Ugly Pug Black LagerMay 1, 2006 Ft. Worth, TX
Rahr and Sons Brewing Co.
Ft. Worth, TX
Rahr & Sons’ Ugly Pug is a schwarzbier, or black lager. Regarding its interesting name, the beer was titled after brewer Fritz Rahr, Jr. saw his mother-in-law’s dog (a pug named Oscar) lounging in a chair. Fritz exclaimed “What an ugly pug!” At the time of the outburst, Fritz and family were drinking a test batch of the black lager, and that became the beer’s name.
Alcohol (wt.): 3.80
Alcohol (vol.): 4.84
Original Gravity: 11 plato
Final gravity: 2 plato
Malts used: Rahr 2-Row, Wyermann Light Munich, Chocolate, and Carafa Special II
Hops used: Perle
More deep-brown than black in color, this schwartzbier is stingy with its aromatics, taking its own sweet time before offering up notes of roasted malt, weak coffee and caramelized brown sugar. Flavors aren’t much more forthcoming, with a light, burnt caramel sweetness preceding a thinnish and lightly roasty body, finishing with some mild, drying hop bitterness and a whiff of smoke. No doubt designed for the Texas heat, this could be a nice refresher under the right conditions, but it wouldn’t be my first choice to take to the barbecue.
- Stephen Beaumont
Crystalline dark-mahogany transparency. Wisps of foam and a succulently sweet toasted-malt aroma that begs indulgence. Low hop flavor. Rather dry with an aftertaste-quenching roast malt acidity. A great session beer—easy drinking and friendly. A German style schwarzbier with American interpretation.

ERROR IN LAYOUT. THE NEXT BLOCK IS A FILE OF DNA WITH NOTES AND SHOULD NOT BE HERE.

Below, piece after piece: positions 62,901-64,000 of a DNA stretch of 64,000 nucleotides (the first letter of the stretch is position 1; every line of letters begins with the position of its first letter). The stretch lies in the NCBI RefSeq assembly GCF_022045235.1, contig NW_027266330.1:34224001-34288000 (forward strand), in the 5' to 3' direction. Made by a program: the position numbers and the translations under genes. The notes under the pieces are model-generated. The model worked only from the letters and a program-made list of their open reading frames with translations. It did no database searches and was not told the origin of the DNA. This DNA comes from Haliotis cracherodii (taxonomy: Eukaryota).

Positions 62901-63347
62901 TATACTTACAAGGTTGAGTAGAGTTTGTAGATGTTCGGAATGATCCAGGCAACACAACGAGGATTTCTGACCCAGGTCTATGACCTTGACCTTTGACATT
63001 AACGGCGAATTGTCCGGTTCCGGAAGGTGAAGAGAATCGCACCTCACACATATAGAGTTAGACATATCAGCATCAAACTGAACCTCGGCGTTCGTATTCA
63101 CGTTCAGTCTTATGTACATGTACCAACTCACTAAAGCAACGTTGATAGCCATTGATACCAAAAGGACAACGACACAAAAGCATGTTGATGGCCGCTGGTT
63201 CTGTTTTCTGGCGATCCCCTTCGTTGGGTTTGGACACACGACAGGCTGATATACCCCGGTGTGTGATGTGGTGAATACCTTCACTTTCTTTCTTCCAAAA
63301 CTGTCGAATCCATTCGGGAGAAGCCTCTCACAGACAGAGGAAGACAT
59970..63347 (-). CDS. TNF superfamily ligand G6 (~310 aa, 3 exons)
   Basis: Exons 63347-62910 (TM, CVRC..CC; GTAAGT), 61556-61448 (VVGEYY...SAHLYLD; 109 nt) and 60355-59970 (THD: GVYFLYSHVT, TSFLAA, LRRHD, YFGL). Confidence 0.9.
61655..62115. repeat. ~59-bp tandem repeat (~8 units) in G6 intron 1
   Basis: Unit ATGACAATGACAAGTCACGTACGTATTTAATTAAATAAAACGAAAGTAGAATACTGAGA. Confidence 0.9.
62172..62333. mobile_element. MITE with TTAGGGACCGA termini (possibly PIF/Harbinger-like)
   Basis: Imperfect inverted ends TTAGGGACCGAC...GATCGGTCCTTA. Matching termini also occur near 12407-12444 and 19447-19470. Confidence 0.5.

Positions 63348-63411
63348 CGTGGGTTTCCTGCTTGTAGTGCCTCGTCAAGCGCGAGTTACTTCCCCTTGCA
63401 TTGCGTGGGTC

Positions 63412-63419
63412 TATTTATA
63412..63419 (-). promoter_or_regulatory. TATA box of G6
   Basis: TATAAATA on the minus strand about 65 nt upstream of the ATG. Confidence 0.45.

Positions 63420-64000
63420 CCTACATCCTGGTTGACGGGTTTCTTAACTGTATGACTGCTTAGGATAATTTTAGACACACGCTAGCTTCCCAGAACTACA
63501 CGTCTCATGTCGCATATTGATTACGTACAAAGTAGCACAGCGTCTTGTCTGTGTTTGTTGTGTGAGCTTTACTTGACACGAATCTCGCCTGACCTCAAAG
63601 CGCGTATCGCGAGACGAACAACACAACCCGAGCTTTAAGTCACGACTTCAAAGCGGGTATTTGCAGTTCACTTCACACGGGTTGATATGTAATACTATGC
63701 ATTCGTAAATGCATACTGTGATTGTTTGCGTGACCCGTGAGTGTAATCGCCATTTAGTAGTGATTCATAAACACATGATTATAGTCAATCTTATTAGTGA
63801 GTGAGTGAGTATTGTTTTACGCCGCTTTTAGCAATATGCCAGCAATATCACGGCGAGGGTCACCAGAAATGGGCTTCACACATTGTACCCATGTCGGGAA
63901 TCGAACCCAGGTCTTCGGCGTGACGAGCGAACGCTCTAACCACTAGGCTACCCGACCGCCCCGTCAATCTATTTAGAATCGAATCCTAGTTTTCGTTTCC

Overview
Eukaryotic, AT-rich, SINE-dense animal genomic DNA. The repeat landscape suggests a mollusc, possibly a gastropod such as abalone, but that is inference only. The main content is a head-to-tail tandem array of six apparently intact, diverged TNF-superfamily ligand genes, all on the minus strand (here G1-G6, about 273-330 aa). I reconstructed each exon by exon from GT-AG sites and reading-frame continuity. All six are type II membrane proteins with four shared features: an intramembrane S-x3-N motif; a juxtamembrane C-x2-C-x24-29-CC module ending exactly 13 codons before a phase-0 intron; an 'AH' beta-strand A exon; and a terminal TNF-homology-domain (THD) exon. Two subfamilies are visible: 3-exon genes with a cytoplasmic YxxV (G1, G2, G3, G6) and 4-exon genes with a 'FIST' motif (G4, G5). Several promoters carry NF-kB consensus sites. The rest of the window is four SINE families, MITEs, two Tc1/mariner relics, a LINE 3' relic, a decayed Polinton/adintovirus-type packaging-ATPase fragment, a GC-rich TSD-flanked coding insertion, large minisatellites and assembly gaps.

- Charlie Papazian
Okay, well, black this is not. This beer has a pleasant reddish-brown color and raises a short-lived tan head. The aroma shows some chocolate, caramel and a whiff of coffee backed by bready malts. The palate is medium-bodied, dry and brisk, with light hopping that braces a zippy but malty center. The finish is clean and dry. A version of German schwarzbier, and though a bit staid, it’s a very nice rendition. Cut the rib-eyes thick and start up the grill.
- Garrett Oliver
Stephen Beaumont boarded his first plane at the age of 15 and hasn’t looked back since, obsessing about travel to the point that he gets nervous if he doesn’t have a ticket or two stacked on the corner of his desk. When he’s not running around in search of new taste experiences, he makes his home in Toronto, where a new cultural experience is only as far away as the next neighborhood.
Author of the New Complete Joy of Homebrewing, founder of the Great American Beer Festival and a Beer Examiner at www.examiner.com, Papazian is a leading voice in beer and brewing.
Internationally recognized brewer and expert on traditional beer, Garrett Oliver is the brewmaster of the Brooklyn Brewery and the author of The Brewmaster's Table.